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Would Be Link to L.A. Subway System : Glendale-Burbank Light Rail Discussed

November 21, 1985|THERESA WALKER and BOB POOL | Times Staff Writers

Glendale and Burbank city representatives have met with Los Angeles County transit officials to discuss extending a proposed San Fernando Valley light-rail line east through the two cities.

A meeting was held last week with representatives from the Los Angeles County Transportation Commission and Southern California Rapid Transit District to discuss the possibility of an above-ground line running east from the planned North Hollywood Metro Rail station. From North Hollywood, passengers could transfer to the proposed Metro Rail subway headed to downtown Los Angeles or a proposed westbound light-rail line running across the San Fernando Valley to Chatsworth.

$30 Million a Mile

Such a light-rail route through Glendale and Burbank to North Hollywood was not included on the 1980 Proposition A ballot measure that added half a cent to the 6% state sales tax to pay for mass transit systems in Los Angeles County. Glendale and Burbank, therefore, might have to rely on their own money and contributions from the private sector to build such a light-rail link, said Rick Richmond, executive director of the Transportation Commission.

The estimated cost for a light-rail line is $30 million a mile, Glendale city officials said. But, before there can be serious consideration of an eastward line, a study to determine its feasibility and possible routes must be conducted--also at the expense of the two cities.

A Glendale-to-downtown Los Angeles route has been designated as one of 13 corridors in a planned 150-mile network of heavy- and light-rail systems planned with Proposition A money in greater Los Angeles. But the Transportation Commission rated that north-south route among the lowest in priority, and work on it is not expected to start for at least 20 years, if ever.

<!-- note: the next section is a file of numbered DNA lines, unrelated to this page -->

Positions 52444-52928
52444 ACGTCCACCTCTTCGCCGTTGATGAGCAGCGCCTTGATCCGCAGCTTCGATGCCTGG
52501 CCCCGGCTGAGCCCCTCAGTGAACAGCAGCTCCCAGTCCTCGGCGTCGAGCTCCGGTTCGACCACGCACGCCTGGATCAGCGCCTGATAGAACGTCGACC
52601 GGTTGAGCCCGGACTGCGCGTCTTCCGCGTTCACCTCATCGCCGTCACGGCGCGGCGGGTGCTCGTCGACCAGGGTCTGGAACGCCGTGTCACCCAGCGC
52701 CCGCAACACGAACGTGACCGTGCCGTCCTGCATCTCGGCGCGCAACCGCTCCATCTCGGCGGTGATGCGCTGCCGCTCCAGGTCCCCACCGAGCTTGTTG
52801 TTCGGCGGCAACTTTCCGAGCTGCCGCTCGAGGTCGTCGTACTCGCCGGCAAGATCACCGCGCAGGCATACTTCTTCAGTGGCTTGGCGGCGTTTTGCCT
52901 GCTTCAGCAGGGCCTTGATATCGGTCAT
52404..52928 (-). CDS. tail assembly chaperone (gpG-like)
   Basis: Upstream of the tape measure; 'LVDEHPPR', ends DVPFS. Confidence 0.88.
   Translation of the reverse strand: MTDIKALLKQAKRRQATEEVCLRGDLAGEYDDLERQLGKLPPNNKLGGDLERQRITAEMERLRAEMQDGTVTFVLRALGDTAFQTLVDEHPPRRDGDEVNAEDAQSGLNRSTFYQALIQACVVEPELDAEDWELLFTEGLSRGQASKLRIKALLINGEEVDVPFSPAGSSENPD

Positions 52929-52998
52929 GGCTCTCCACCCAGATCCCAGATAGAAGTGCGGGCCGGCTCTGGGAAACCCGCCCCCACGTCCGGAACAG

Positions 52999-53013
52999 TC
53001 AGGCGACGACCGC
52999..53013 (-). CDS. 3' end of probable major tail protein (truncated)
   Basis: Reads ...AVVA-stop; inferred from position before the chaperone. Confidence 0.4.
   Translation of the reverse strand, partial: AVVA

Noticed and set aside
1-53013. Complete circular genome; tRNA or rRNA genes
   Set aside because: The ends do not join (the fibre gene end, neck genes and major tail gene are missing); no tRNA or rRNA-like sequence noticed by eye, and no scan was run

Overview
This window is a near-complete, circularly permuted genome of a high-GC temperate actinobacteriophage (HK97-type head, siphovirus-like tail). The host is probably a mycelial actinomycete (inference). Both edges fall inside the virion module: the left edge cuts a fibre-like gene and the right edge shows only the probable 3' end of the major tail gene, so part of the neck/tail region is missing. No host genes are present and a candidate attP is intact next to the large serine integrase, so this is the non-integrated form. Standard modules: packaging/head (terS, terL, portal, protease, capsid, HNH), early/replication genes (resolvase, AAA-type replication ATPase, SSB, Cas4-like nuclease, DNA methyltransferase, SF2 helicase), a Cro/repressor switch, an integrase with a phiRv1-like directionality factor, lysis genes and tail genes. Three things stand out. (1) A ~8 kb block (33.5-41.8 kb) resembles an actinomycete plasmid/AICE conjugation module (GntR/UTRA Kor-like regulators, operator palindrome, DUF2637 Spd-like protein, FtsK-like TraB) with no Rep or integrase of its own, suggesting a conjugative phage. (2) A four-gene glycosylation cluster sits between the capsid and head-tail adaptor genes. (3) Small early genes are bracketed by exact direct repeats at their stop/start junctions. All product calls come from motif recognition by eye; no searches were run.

Traffic Problems

Glendale is trying to have the route's priority raised, said Kerry Morford, executive assistant of city public works. "This thing with Burbank," he said, referring to the possible east-west line, "is something else."

Burbank officials proposed the eastward extension as a way to reduce traffic jams near their city's mile-square Media District, a commercial and office zone near several movie studios.

Glendale officials at Friday's meeting said they see the need for such a rail line to Burbank and the Valley. They said they are concerned about worsening traffic problems if Glendale continues to develop as a commercial center.

"My gut feeling is there's a great need to connect the Valley with our cities," said Councilman John F. Day, who attended the meeting along with Councilman Larry Zarian and Morford. "It is thought that a lot of people employed in Glendale and Burbank come from the Valley, and they need transportation."

Day, who is also an RTD director, said he will urge the City Council to commit funds for a feasibility study of a Glendale-to-North Hollywood line. Another meeting between city and transit officials is expected in January, Day said. The cost of the study should be known by then, he said.

Limited Funding

Zarian, however, is less willing to spend city funds on a study that, he said, is really not necessary. Zarian said the RTD has figures showing Glendale to be a heavily traveled public transportation route. That, along with Glendale's strategic location near the Golden State, Ventura and Foothill freeways, should be enough to persuade transit officials to designate Glendale as a primary location for a light-rail system, he said.

Glendale does not receive enough Proposition A funds to build a light-rail system, Zarian said. "I don't see a light rail here anytime soon," he said, "unless they change their mind and see Glendale as a main artery."

The first light-rail route to be built is a 21-mile link between downtown Los Angeles and Long Beach. Ground-breaking ceremonies were held Oct. 31 for that $685-million project, which is to be completed about 1990.

A light-rail line from North Hollywood west to Chatsworth is one of three other routes in the county under consideration to get Proposition A funds. The Transportation Commission, which will decide which lines to build, is also studying light-rail service for the South Bay and East Los Angeles.

Meanwhile, supporters of Metro Rail are fighting in Congress for a federal financing guarantee for the 18.6-mile subway. Supporters of the project say a multiyear agreement is needed to begin Metro Rail construction early next year.

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